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Reporting Top Execs’ Pay

By Stephen Barlas
June 30, 2015
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Hand stacking coins

The Securities & Exchange Commission (SEC) published a proposed rule that requires companies to report information on what they pay their top executives. The Dodd-Frank Act already requires the disclosure, but the proposed rule would require a company to disclose executive pay and performance information for itself as well as for companies in its peer group. A company would be required to disclose executive compensation actually paid to its principal executive officer—the amount already disclosed in the summary compensation table in the proxy statement, making adjustments to the amounts included for pensions and equity awards. The amount disclosed for the remaining executive officers would be the average compensation actually paid to those executives. As for the performance measurement, a company also would be required to report its total shareholder return (TSR) and the TSR of companies in its peer group. All companies would be required to disclose the information for the last five fiscal years, except for smaller reporting companies, which would only have to disclose the last three fiscal years. Business groups such as the U.S. Chamber of Commerce have opposed the rule, saying the data will be expensive to come up with and confusing in some cases for investors.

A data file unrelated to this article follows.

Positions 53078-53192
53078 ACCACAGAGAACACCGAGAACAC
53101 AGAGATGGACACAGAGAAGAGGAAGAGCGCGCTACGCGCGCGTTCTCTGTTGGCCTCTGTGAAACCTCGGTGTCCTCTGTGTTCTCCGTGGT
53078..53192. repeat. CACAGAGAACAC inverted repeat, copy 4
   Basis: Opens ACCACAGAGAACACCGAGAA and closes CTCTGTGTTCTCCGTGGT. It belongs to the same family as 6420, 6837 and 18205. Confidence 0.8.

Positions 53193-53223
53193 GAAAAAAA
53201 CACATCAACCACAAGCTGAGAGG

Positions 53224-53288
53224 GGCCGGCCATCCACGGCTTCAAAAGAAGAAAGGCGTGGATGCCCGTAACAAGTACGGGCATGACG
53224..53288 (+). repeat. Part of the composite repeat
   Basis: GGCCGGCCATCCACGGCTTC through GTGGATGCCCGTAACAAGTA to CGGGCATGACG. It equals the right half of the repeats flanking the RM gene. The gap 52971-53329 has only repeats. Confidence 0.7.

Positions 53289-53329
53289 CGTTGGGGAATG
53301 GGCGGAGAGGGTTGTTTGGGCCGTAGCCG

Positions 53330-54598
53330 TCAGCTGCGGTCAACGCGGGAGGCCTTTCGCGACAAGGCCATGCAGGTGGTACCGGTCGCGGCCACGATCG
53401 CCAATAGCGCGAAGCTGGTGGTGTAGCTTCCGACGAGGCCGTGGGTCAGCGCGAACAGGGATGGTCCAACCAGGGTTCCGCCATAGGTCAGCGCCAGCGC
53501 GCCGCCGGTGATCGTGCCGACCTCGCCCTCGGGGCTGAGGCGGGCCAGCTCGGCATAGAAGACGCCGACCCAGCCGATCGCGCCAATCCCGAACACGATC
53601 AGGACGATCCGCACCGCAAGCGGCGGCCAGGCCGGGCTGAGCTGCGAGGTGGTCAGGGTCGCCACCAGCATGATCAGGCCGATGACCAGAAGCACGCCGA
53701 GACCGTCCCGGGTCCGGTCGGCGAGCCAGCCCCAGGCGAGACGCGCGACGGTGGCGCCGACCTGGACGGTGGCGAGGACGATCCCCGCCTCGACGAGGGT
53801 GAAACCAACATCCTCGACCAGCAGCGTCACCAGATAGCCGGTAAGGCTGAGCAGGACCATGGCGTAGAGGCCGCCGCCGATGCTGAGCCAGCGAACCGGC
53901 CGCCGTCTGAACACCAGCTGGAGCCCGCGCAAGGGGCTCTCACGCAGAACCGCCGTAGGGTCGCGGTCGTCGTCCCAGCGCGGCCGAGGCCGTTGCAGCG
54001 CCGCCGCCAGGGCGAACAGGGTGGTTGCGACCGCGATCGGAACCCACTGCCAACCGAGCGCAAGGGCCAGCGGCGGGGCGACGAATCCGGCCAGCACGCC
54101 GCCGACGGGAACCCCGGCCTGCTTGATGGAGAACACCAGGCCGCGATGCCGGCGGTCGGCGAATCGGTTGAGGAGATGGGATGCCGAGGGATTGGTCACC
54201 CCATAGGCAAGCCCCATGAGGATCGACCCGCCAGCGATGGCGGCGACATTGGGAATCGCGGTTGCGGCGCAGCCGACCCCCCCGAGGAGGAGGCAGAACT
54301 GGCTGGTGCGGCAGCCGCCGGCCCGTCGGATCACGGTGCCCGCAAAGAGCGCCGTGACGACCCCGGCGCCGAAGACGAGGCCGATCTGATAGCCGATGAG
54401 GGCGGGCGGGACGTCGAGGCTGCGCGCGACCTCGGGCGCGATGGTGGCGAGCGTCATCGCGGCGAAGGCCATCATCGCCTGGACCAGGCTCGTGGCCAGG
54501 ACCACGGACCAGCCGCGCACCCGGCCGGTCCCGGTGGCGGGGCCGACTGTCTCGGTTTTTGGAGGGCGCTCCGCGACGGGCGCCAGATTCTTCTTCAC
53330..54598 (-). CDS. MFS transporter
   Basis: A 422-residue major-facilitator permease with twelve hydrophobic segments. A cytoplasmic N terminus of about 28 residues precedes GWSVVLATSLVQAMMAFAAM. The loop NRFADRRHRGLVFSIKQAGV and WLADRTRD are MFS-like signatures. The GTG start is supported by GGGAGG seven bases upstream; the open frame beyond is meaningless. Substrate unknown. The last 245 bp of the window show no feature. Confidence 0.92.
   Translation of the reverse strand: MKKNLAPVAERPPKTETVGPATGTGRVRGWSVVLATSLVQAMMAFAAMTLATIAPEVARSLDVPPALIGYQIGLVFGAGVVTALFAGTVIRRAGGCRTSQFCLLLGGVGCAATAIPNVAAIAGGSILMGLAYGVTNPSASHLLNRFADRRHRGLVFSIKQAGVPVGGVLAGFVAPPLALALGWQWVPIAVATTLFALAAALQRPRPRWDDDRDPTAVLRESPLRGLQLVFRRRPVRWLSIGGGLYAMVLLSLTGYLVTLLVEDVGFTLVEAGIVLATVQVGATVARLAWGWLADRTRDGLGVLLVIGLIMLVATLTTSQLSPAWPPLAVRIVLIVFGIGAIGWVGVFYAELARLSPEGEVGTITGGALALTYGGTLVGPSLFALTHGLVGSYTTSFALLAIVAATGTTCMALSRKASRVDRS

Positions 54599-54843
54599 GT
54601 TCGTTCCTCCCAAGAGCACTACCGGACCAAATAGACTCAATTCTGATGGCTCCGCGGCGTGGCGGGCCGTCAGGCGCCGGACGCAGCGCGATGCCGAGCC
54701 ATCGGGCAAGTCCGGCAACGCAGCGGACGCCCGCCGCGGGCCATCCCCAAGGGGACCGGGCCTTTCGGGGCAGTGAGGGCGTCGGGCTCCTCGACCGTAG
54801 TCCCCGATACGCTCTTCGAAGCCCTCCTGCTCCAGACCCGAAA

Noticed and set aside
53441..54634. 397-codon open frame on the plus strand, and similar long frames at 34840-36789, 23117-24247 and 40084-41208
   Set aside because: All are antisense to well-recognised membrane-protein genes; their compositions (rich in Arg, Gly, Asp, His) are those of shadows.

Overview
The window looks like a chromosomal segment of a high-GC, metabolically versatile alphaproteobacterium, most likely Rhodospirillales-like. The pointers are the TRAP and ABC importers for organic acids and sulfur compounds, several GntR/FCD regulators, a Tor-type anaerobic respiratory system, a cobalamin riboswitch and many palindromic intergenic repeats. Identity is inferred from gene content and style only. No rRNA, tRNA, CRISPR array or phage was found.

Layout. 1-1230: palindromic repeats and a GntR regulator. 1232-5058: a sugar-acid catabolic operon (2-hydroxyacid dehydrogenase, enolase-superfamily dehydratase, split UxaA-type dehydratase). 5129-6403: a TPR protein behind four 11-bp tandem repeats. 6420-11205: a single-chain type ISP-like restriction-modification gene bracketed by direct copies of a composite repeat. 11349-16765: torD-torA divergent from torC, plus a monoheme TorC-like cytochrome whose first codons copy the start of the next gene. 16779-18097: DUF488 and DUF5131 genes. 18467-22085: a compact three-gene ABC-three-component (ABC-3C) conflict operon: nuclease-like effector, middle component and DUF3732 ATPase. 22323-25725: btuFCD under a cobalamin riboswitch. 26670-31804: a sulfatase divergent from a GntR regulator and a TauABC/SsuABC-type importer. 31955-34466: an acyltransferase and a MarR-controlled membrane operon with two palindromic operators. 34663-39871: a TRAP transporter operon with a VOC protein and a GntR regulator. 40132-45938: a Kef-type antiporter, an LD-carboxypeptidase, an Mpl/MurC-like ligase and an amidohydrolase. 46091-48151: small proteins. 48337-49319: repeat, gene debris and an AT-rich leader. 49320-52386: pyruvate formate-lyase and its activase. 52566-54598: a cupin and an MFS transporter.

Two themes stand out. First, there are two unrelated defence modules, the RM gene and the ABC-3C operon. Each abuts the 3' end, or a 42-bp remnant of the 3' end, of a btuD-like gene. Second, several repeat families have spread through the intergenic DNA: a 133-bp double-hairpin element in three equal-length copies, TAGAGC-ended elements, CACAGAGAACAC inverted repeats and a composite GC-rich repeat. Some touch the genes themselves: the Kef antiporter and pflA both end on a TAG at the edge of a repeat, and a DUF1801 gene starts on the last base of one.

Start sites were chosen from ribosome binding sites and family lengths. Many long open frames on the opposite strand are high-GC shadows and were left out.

Stephen Barlas has covered Washington, D.C., for trade and professional magazines since 1981 and since 1984 for Strategic Finance and its predecessor Management Accounting. You can reach him at sbarlas@verizon.net.
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